We will connect the “success” relationsihp of UnpackContent to RouteOnAttribute. We don’t care about the original FlowFile – we only want the unpacked data. And if the Unpack fails, then there’s not much we can do, so we will configure UnpackContent and in the Settings tab choose to Auto-terminate the “original” and “failure” relationships. Likewise, we don’t care about anything routed to the “unmatched” relationship on the RouteOnAttribute, so we will Auto-terminate that relationship as well.
Now, we can just decide what to do with the “movies”, “ratings”, and “tags” relationships. For the sake of this post, let’s go ahead and push all of this data to HDFS with a PutHDFS Processor. We add a PutHDFS Processor and configure it as Joey’s blog instructs. We then drag a Connection from RouteOnAttribute to PutHDFS and choose all three of these relationships.
For PutHDFS, once we have successfully sent the data, there is nothing else to do, so we Auto-terminate the “success” relationship. However, if there’s a problem sending the data, we don’t want to lose this data. We can then connect the PutHDFS’ “failure” relationship back to the PutHDFS Processor. Now, if we fail to send the data we will keep retrying until we are successful.
Now, we’re ready to send some data to Kafka. Let’s assume that we want only the data in the `movies.dat` file to go to Kafka. We can drag a Processor onto the graph and filter by the tag “kafka.” We see two Processors: GetKafka and PutKafka. Since we want to send the data, we will use PutKafka. To send the movies data, we simply draw a Connection from the RouteOnAttribute Processor to PutKafka and choose only the “movies” relationship. NiFi will take care of cloning the FlowFile in a way that’s very efficient so that no data is actually copied.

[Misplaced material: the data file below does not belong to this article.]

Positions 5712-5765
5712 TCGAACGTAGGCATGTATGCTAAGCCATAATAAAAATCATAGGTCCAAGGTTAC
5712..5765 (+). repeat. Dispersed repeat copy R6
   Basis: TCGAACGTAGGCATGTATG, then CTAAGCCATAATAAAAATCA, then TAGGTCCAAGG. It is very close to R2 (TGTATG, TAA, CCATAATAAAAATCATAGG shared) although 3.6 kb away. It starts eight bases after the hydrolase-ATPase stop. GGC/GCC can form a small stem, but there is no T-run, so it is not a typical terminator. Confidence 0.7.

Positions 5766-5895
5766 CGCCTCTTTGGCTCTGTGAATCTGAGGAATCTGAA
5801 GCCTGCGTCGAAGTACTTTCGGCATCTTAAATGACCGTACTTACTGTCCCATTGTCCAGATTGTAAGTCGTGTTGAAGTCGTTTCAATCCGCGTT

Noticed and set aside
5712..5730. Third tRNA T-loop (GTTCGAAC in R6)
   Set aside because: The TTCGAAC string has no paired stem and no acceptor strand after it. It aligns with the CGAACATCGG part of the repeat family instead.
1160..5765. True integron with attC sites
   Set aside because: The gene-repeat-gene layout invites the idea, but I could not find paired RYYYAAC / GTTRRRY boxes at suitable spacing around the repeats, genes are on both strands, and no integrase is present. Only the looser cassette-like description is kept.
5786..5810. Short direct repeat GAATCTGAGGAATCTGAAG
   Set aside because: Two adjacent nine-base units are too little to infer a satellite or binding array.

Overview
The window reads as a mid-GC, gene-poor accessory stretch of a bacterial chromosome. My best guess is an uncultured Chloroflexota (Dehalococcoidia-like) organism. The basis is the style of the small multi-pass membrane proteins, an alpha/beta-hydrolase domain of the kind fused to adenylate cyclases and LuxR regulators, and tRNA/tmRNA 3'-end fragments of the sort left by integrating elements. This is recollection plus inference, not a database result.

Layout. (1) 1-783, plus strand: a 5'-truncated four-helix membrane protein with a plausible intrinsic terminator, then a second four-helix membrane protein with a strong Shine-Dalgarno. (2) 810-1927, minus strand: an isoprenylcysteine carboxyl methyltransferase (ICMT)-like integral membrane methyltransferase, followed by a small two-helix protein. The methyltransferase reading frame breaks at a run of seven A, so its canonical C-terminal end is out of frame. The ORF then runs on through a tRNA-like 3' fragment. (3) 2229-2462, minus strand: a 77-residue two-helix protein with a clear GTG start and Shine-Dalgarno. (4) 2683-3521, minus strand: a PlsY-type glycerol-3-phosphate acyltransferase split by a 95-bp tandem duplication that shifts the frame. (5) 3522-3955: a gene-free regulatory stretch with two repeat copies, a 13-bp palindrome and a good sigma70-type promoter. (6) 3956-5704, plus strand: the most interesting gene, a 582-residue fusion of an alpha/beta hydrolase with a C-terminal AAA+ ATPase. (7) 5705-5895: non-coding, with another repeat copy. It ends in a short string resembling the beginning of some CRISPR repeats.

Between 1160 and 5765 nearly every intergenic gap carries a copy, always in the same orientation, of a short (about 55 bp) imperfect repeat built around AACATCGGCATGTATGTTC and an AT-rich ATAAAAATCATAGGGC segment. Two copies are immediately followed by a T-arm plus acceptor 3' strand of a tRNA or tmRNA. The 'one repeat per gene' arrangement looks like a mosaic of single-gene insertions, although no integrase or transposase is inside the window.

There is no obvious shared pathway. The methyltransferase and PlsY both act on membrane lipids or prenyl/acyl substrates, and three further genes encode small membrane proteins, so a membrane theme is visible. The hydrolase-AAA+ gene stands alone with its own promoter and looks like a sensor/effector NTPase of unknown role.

We configure PutKafka by Auto-terminating “success” and looping “failure” back to itself as with PutHDFS. Now let’s look at the Properties tab. We have to choose a Kafka Topic to send the data to and a list of 1 or more Kafka servers to send to. We’ll set the Known Brokers to “localhost:9092″ (assuming this is running on the same box as Kafka) and set the Kafka Topic to “movies”. Since the data is a CSV file, we know that it is new-line delimited. By default, NiFi will send the entire contents of a FlowFile to Kafka as a single message. However, we want each line in our CSV file to be a new message on the Kafka Topic. We accomplish this by setting the “Message Delimiter” property to “\n”. At this point, our flow should look something like this:
And now we’re ready to start our flow!
We can press Ctrl+A to select all and then click the Start button in the middle toolbar to start everything running. While the flow is running, we can right-click on the canvas and select “Refresh Status” to update all of the stats shown on the Processors. Then we will see in the top-right-hand corner of GetHTTP a “1” indicating that there is currently a single task running for this Processor. Once this task is finished, the data will be routed to the UnpackContent Processor, then the RouteOnAttribute Processor. At this point, some of the data will be destroyed because RouteOnAttribute will route it to “unmatched.” The rest will go to the PutHDFS Processor, while only the “movies.dat” file will be sent to the PutKafka Processor. If we keep clicking “Refresh Status” as the data is processing, we will see each of these steps happening.
We’ve now successfully setup a dataflow with Apache NiFi that pulls the largest of the available MovieLens datasets, unpacks the zipped contents, grooms the unwanted data, routes all of the pertinent data to HDFS, and finally sends a subset of this data to Apache Kafka.
In Part Two of this series, we will look at how we can consume data from Kafka using NiFi, as well as how we can see what data we’ve pulled and what we’ve done with that data. Until then, please feel free to leave any questions, comments, or feedback in the Comments section.